Every time I read that, my heart races. I even feel a bit sad. I have said "yes" and then changed to "no" more times in the past 28 months than in all my life. I hate saying "no" and during ordinary times, I'd sacrifice the time. But…what time?
Also…and this is really important to me…THERE IS NO SUCH THING AS A QUICK LOOKOVER OF A 15-PAGE DOCUMENT IN MY WORLD AND NOW I NEED TO FIND A PUPPY TO HUG!
It was the worst with Steve Kirsch. Steve is a prototype hyperproductive Type A CEO. He does his thing very well. But during the first three months I knew him, he kept sending me links with literally 100-page and 200-page documents, and he would be like, "Can you give this a proofread?" I would write back and say, "I am dyslexic, and this would take me 8 or 16 hours, and I'd feel drained and sick before I was nearly done." I got on the phone to explain dyslexia to him multiple times. I think that for some people, the problem is invisible and weird enough that it's hard to see. But all my productivity hacks that allow for me to still be productive as a dyslexic do not translate as well to other people's work.
Last week I explained dyslexia to Steve for about the tenth time in a year, and then went a little further into the explanation of the audio-visual processing disorder. He finally got it. He stopped, and asked me, "Are you vaccine injured?" I told him [honestly] that I have no idea. I don't remember not being dyslexic, and I escaped from a cult without bothering with anything like jotting down my vaccination schedule. I had whatever college required in 1995, and got conned into one flu shot six or seven years ago.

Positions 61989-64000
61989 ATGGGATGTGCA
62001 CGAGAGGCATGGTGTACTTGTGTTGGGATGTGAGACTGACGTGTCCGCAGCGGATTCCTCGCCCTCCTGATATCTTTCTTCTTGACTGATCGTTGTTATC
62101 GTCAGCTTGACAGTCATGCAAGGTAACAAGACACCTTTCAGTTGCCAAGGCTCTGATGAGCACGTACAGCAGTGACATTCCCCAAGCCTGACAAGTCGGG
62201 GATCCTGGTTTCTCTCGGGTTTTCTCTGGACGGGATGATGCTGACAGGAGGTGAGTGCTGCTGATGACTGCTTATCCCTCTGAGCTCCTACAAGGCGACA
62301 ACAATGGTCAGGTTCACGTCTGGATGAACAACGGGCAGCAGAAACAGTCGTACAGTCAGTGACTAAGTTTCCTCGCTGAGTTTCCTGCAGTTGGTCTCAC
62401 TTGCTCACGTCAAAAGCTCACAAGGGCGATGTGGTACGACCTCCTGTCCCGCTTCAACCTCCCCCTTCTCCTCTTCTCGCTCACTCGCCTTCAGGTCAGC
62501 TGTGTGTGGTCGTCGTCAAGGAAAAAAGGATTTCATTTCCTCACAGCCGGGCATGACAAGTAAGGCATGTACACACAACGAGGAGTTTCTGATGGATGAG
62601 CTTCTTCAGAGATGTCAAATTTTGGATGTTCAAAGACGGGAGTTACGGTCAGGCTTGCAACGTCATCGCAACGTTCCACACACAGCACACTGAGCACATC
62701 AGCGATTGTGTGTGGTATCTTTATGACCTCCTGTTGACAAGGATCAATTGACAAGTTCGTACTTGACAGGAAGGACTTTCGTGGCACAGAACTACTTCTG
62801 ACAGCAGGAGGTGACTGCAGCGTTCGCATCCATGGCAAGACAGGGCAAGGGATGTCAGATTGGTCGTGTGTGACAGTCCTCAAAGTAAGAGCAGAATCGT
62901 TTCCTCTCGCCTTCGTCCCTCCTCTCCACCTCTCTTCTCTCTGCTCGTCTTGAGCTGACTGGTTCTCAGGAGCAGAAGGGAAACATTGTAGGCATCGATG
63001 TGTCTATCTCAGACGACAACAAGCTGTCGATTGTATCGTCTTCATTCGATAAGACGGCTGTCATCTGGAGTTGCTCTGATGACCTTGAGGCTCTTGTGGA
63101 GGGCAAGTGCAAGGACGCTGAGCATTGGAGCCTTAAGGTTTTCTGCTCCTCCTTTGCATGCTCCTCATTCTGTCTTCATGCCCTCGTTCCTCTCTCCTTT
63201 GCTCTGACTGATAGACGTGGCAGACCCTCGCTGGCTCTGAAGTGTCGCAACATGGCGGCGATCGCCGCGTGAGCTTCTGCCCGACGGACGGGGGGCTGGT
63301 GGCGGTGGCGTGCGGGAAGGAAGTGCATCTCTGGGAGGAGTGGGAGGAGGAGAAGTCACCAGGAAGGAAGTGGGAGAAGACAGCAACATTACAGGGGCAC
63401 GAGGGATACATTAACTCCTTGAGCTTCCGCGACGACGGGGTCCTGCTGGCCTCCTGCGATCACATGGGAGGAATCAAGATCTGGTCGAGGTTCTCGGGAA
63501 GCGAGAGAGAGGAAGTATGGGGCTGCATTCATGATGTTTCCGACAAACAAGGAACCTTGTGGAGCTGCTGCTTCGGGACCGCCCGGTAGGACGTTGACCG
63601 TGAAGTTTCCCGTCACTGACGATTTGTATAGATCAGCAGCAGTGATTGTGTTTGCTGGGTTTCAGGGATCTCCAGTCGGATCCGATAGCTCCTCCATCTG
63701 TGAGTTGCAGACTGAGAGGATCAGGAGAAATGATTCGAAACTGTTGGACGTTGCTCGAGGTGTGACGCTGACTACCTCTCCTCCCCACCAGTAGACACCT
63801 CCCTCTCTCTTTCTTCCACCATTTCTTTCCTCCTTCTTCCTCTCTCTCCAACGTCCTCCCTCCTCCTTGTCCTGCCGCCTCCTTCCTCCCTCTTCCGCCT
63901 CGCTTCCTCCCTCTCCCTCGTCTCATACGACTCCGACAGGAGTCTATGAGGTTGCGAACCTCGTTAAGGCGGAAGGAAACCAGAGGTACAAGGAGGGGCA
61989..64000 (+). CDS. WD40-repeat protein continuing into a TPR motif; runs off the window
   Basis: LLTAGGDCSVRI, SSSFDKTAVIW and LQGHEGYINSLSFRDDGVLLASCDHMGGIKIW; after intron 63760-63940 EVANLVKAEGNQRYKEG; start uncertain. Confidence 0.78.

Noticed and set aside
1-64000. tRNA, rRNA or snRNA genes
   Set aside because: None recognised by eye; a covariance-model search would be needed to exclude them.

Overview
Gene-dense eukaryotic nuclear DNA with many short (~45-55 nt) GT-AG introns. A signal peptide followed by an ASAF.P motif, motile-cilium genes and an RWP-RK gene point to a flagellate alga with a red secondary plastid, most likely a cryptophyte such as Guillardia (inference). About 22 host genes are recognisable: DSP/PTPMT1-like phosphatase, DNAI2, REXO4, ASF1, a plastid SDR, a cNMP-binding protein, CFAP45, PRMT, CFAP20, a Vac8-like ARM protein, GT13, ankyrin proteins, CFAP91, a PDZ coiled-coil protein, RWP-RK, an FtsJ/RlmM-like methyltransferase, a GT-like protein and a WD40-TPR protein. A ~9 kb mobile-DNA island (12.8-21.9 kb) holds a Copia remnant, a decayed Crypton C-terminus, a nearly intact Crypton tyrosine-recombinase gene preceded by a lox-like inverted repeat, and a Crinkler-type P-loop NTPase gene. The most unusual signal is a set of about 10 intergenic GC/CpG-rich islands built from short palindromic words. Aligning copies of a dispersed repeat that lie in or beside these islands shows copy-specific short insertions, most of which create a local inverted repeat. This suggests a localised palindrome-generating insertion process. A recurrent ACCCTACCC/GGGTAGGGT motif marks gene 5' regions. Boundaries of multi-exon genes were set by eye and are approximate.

All this is basically why I'm finally writing this article—because I need to be able to point here so that the people I work with will better understand. I will work and do my part if I'm allowed to choose my own adventure. Sorry that I'm a shit proofreader. Sorry that I'm bizarrely slow at one thing and weirdly fast at another. It irritates me more than it could irritate you, but I do get that people plan for certain aspects of normalcy in some tasks that I just do not provide well. I can't wait for the world to get back to normal and I can go back to focusing on learning to do just one thing well at a time instead of ten, and learn how to hack it to fit me and for nobody to be the wiser.